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Relief of the Kudurro of Melishihu
This gray limestone relief was a Kudurru (large boundary stone) bearing the records of gifts and land grants made by various kings of the Kassite dynasty of ancient Babylon. The slab of stone bears many symbols of ancient deities who were invoked to protect from encroachment.
Kudurru of Melishihu
Taken from Babylonia to Susa
Kassite period (1202-1188 BC)
H 0.65 m; W 0.30 m
"The kings of Babylon from the Kassite dynasty made generous gifts to their vassals. Record of this was, in principle, kept on the boundary posts, the kudurru of the lands that had been made over. In actual fact it was inscribed on great slabs, or standing stones, kept in the temples. These lists of donations were placed under the protection of the greatest possible number of gods, most often represented in their symbolic form and arranged according to the hierarchy of the pantheon. However, at the top, are symbols of the three heavenly gods; Sin (moon), Shamash (sun) and Ishtar (Venus), in order of their position in the heavens, rather than their importance. They were surpassed by the supreme triad: Anu (sky), Enlil (air) symbolized by their horned crowns and Ea (fresh water from the abyss), symbolized by a kind of sceptre carried by a goat-fish. Below we find the emblems of several other gods; that of Marduk, patron-god of Babylon, is identifiable as a pointed hoe placed on a stand and the serpent-dragon which guards the underworld of the god. The same dragon carries the scribe's stylet, which is the emblem of Nabu, Marduk's son. These emblems were difficult to interpret, even for the ancients who sometimes inscribed the name of the gods symbolized next to the symbols themselves" - Louvre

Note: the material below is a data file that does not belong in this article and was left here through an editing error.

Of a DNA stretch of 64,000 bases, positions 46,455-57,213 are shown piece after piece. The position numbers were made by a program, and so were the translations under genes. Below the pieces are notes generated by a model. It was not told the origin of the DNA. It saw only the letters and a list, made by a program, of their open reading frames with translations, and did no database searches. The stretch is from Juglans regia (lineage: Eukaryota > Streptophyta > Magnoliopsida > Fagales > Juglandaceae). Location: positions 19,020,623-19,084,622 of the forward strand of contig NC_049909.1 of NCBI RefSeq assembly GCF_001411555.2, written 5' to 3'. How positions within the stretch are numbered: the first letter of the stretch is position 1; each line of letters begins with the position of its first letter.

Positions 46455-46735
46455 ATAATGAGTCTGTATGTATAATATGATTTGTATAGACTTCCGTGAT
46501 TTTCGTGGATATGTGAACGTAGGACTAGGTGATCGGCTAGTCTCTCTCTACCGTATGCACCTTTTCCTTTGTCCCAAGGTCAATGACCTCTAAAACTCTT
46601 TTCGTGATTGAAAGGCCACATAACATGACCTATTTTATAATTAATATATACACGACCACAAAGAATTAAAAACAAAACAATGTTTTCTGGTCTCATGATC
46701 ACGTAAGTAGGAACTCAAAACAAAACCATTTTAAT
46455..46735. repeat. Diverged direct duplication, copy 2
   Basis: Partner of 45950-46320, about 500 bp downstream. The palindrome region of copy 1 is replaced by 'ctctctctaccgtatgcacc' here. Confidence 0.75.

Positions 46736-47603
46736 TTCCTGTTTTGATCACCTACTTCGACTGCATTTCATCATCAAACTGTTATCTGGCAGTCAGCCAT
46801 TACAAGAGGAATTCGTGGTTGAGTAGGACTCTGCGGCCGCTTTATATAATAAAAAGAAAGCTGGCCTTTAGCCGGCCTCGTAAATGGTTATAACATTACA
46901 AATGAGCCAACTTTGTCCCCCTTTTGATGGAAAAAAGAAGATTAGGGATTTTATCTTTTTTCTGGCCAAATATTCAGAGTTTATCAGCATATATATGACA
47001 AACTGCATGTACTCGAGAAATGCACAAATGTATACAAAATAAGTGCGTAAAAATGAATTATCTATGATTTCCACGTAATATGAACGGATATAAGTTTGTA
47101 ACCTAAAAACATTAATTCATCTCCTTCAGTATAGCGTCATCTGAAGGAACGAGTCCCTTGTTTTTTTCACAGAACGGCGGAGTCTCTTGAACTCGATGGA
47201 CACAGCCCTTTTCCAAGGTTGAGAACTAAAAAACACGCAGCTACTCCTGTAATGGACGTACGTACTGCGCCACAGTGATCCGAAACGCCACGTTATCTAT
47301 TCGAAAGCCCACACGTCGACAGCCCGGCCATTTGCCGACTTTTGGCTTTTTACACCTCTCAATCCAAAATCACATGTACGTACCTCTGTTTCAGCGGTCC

"Then the king of Assyria brought people from Babylon, Cuthah, Ava, Hamath, and from Sepharvaim, and placed them in the cities of Samaria instead of the children of Israel; and they took possession of Samaria and dwelt in its cities. " - 2 Kings 17:24
Copyright © 2001 The Louvre Louvre Musée
Bibliography on Ancient Art
The Art of Ancient Egypt, Revised by Robins, 272 Pages, Pub. 2008